22. 22. 22 INTRODUCTIONtop. The finger is pointing to the major insulation structure between thewindings. Key spacers and vertical sticks are also visible.Figure 1.15 Top view of two windings showing the major insulation structure, keyspacers, and sticks© 2002 by CRC Press
23. 23. INTRODUCTION 23 The leads which connect the windings to the bushings or tapchangers or to other windings must also be properly insulated since theyare at high voltage and pass close to tank walls or structural supportswhich are grounded. They also can pass close to other leads at differentvoltages. High stresses can be developed at bends in the leads,particularly if they are sharp, so that additional insulation may berequired in these areas. Fig. 1.16 shows a rather extensive set of leadsalong with structural supports made of pressboard. The leads pass closeto the metallic clamps at the top and bottom and will also be near thetank wall when the core and coil assembly is inserted into the tank.Figure 1.16 Leads and their supporting structure emerging from the coils on one sideof a 3 phase transformer Although voltage breakdown levels in oil can be increased by meansof barrier subdivisions, there is another breakdown process which mustbe guarded against. This is breakdown due to creep. It occurs along thesurfaces of the insulation. It requires sufficiently high electric stressesdirected along the surface as well as sufficiently long uninterruptedpaths over which the high stresses are present. Thus the barriersthemselves, sticks, key spacers, and lead supports can be a source ofbreakdown due to creep. Ideally one should position these insulation© 2002 by CRC Press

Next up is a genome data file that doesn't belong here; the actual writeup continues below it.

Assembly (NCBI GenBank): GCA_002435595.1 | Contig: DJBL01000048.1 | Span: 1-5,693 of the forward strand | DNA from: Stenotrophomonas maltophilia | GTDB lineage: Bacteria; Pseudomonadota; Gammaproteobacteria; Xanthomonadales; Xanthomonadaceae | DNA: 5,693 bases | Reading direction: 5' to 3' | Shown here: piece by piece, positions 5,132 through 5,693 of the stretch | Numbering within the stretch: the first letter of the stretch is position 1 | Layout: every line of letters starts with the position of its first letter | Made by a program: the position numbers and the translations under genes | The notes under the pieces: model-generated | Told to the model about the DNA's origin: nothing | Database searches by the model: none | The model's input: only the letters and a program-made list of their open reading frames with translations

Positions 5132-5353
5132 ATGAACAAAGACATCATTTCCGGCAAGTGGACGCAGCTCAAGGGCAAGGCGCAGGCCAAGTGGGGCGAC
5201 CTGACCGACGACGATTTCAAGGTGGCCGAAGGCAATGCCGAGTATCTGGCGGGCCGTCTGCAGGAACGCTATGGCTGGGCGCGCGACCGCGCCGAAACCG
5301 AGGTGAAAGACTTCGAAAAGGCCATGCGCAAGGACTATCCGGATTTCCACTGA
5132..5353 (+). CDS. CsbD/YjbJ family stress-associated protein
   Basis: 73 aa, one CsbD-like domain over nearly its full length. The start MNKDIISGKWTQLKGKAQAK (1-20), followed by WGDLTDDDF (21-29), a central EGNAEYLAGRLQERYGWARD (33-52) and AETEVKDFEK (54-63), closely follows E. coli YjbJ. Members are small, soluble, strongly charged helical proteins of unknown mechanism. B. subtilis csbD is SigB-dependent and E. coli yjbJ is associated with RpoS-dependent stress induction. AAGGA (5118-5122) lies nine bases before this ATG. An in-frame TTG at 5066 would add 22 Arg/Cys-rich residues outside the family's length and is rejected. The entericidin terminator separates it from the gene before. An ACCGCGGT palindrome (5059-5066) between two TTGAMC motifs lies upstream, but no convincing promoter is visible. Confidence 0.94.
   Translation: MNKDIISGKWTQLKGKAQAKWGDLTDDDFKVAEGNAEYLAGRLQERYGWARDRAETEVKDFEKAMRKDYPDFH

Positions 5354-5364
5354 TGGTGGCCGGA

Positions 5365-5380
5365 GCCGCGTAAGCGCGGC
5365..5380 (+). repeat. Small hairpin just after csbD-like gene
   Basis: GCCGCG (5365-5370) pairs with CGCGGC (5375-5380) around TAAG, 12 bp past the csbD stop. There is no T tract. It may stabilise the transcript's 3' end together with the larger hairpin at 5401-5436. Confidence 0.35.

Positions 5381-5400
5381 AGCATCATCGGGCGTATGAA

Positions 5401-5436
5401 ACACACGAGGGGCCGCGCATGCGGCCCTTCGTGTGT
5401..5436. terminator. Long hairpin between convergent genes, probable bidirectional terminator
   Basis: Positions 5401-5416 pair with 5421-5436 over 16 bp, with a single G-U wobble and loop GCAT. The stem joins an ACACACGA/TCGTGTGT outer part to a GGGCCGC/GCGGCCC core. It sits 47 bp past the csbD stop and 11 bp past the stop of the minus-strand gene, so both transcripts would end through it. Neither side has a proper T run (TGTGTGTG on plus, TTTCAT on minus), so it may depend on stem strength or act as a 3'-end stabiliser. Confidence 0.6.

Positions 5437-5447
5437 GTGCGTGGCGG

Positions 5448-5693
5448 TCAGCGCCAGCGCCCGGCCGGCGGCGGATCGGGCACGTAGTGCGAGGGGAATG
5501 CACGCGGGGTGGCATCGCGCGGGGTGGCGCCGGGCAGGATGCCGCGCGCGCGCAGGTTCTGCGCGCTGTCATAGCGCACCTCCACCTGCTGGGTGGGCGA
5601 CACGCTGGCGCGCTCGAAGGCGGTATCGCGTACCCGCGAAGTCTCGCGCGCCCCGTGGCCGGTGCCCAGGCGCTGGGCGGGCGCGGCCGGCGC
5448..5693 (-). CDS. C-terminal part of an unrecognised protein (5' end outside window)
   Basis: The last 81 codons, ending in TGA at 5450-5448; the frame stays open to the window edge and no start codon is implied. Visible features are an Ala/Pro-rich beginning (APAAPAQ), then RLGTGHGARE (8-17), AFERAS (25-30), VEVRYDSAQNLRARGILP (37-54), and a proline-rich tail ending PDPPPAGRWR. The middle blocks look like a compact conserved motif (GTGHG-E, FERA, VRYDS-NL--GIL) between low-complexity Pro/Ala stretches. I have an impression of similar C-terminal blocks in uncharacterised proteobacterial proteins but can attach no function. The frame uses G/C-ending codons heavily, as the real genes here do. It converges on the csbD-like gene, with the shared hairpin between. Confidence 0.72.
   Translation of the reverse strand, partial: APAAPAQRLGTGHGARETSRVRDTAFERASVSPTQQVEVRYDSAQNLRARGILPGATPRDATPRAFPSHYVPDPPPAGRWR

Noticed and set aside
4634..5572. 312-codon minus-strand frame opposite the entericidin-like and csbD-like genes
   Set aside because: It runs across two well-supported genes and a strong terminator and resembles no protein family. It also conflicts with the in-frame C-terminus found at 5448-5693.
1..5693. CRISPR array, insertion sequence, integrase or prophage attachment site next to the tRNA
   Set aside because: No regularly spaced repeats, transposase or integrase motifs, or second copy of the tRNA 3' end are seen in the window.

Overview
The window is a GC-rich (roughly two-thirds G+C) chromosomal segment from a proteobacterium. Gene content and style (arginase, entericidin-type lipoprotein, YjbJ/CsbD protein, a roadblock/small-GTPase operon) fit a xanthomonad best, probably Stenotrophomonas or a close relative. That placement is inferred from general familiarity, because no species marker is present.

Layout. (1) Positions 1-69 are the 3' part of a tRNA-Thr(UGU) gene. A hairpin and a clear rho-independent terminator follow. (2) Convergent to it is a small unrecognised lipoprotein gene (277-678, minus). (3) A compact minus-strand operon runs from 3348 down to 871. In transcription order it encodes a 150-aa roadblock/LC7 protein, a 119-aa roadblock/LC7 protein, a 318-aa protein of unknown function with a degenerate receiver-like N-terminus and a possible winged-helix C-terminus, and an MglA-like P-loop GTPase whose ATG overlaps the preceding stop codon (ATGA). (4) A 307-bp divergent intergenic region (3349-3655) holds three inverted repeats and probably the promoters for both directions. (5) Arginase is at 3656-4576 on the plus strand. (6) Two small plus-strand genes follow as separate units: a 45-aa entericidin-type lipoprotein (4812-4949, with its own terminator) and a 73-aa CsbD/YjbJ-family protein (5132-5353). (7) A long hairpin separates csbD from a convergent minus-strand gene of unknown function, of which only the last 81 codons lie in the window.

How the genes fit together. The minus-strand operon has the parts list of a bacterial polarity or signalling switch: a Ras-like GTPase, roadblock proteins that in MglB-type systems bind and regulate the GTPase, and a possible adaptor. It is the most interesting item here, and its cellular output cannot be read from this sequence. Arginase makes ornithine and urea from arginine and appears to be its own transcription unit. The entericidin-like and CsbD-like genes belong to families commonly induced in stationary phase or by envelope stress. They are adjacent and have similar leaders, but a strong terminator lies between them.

24. 24. 24 INTRODUCTIONstructures so that their surfaces conform to voltage equipotentialsurfaces to which the electric field is perpendicular. Thus there would beno electric fields directed along the surface. In practice, this is notalways possible so that a compromise must be reached. The major and minor insulation designs, including overall windingto winding separation and number of barriers as well as disk to diskseparation and paper covering thickness, are often determined bydesign rules based on extensive experience. However, in cases of neweror unusual designs, it is often desirable to do a field calculation using afinite-element program or other numerical procedure. This can beespecially helpful when the potential for creep breakdown exists.Although these methods can provide accurate calculations of electricstresses, the breakdown process is not as well understood so that there isusually some judgment involved in deciding what level of electricalstress is acceptable.1.8 STRUCTURAL ELEMENTSUnder normal operating conditions, the electromagnetic forces actingon the transformer windings are quite modest. However, if a shortcircuit fault occurs, the winding currents can increase 10–30 fold,resulting in forces of 100–900 times normal since the forces increaseas the square of the current. The windings and supporting structuremust be designed to withstand these fault current forces withoutpermanent distortion of the windings or supports. Because currentprotection devices are usually installed, the fault currents are interruptedafter a few cycles. Faults can be caused by falling trees which hit power lines, providinga direct current path to ground or by animals or birds bridging acrosstwo lines belonging to different phases, causing a line to line short.These should be rare occurrences but over the 20–50 year lifetime of atransformer, their probability increases so that sufficient mechanicalstrength to withstand these is required. The coils are generally supported at the ends with pressure rings.These are thick rings of pressboard or other material which cover thewinding ends. The center opening allows the core to pass through. Therings are in the range of 3–10 cm (1–4 in) for large power transformers.Some blocking made of pressboard or wood is required between thetops of the windings and the rings since all of the windings are not of thesame height. Additional blocking is usually placed between the ring© 2002 by CRC Press